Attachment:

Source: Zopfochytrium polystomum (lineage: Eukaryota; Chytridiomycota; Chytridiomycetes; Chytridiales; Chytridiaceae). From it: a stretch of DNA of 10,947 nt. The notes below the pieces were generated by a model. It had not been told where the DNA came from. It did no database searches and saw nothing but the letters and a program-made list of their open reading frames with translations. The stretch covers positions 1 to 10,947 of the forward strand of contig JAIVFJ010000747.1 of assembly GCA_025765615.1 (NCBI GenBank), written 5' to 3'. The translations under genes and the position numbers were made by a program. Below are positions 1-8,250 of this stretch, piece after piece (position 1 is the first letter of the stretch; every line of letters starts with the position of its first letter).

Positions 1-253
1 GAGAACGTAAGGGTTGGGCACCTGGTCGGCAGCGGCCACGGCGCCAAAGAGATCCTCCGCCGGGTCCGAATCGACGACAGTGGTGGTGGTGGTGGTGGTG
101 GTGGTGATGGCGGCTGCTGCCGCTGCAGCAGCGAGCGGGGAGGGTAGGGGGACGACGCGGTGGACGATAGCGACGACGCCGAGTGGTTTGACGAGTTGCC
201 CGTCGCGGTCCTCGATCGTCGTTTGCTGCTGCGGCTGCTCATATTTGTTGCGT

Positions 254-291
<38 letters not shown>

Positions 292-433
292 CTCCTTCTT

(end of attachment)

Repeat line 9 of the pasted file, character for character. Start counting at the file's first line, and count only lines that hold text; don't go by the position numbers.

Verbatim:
292 CTCCTTCTT